There are many consequences of climate change, and one that is likely to have a profound impact on human civilisation is rising sea level. We know from various studies that sea levels changed little over the 2000 years to 1900. Since then, sea levels have begun to rise at and accelerating rate in response to increasing emissions of greenhouse gases. Satellite data indicate that since 1992 the rate of sea level rise has reached 3 mm per year, which is a rate subtsantially greater than the average rise over several thousand years.

What are the casues of sea level rise? Firstly, there is expansion of sea water as the oceans get warmer, which accounts for about a third of the rise. Secondly, and more importantly, is the melting of glaciers and ice sheets. In fact, the Intergovernmental Panel on Climate Change (IPCC) predicts that sea levels will rise by nearly a metre by 2100, with contributions from glaciers and ice caps (0.2 m), the Greenland Ice Sheet (0.15 m) and the Antarctic Ice Sheet (0.3 m). As a glaciologist, I find the visual evidence deeply worrying: mountain glaciers are receding and thinning at an alarming rate, the Greenland Ice Sheet is discharging more ice into the ocean than ever before and melting over a much wider area, and the ice shelves (floating masses of ice) in Antarctica are collapsing thereby allowing inland ice to discharge more rapidly into the sea. Yes, there are exceptions to the decline of ice masses, but these are few and far between. The world's ice masses contain enough water to raise sea levels by about 70 metres in total, and many are not sustainable under the present climate. The consequences of melting are drastic for low-lying communities around our coasts.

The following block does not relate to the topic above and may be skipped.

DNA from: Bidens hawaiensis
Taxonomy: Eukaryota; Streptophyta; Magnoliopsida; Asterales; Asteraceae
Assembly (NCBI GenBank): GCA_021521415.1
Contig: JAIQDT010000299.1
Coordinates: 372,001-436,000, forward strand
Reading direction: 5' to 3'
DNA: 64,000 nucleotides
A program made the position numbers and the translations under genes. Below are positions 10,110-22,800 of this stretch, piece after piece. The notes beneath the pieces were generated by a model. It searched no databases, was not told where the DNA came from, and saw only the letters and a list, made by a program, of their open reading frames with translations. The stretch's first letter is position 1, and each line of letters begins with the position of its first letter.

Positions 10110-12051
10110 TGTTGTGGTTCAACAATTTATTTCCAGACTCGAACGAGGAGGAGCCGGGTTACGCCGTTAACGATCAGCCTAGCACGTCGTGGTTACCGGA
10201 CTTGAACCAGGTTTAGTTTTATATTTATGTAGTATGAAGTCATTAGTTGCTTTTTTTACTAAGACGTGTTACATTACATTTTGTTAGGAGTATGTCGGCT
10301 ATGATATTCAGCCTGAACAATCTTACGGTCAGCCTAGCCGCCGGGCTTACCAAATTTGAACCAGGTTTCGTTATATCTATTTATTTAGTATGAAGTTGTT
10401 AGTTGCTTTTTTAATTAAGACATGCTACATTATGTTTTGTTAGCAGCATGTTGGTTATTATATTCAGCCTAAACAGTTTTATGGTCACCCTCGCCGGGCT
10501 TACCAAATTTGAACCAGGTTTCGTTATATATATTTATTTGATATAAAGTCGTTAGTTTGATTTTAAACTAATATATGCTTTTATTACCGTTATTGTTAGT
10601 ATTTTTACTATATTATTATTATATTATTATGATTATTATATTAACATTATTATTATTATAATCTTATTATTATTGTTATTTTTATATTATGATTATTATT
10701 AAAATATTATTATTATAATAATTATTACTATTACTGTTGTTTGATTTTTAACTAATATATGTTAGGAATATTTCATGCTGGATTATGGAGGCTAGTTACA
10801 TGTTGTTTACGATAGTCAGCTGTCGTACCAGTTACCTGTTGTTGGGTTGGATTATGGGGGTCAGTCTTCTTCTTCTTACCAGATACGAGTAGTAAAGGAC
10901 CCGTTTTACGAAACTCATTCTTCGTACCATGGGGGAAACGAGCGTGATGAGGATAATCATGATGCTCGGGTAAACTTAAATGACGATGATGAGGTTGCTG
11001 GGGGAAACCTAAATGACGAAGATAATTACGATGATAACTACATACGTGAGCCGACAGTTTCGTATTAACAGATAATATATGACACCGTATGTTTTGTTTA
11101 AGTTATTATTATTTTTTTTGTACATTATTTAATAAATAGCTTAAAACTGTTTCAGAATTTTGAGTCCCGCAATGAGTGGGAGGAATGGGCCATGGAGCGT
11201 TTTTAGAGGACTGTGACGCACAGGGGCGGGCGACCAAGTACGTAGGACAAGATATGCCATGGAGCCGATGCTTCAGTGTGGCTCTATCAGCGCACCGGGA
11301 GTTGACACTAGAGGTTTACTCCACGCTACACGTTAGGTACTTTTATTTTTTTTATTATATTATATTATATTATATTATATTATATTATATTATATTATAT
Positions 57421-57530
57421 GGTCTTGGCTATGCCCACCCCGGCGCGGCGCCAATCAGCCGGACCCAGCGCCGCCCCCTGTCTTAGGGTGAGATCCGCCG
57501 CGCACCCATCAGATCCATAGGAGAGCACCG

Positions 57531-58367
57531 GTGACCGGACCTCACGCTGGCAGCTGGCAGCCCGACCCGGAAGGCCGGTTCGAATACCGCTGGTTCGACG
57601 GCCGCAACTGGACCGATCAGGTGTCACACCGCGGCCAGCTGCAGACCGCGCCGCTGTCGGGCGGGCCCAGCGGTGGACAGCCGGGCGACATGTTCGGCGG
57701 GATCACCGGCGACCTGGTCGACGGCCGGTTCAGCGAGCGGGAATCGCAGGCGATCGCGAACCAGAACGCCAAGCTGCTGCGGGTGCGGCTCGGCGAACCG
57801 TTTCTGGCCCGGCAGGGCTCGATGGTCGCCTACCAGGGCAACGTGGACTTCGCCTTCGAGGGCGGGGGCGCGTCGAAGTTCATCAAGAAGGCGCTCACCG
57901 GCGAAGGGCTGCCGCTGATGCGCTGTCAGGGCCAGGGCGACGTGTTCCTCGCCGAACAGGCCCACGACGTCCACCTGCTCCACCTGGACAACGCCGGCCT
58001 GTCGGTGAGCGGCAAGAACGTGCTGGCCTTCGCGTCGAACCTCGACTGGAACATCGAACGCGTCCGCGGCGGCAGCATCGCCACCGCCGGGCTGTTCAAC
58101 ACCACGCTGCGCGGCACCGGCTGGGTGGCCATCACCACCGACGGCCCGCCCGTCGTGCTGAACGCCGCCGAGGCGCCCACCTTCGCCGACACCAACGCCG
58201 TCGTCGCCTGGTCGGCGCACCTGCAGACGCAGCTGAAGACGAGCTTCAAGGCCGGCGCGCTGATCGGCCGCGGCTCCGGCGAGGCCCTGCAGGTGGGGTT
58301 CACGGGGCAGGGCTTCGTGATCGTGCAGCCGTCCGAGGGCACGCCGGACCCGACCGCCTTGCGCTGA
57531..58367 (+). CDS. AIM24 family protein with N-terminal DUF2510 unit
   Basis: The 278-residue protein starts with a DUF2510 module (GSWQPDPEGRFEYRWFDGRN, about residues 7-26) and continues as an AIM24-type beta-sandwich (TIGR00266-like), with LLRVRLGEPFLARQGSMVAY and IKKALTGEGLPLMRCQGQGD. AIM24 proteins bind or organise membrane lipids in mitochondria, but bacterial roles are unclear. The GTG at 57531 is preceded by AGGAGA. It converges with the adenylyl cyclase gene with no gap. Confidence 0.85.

A rich country like ours can undertake remediation measures to prevent coastal flooding (at great expense to the taxpayer), but the impact on poor communities in the developing world, such as Bangladesh. will result in tens of millions of people being displaced. Displacements on this scale will put the current refugee crisis in the shade. The bottom line is that our addiction to fossil fuel has caused this warming, but those who will suffer most are the poor in other parts of the world. The need to switch to renewable energy has never been greater.


Kesmail September 2016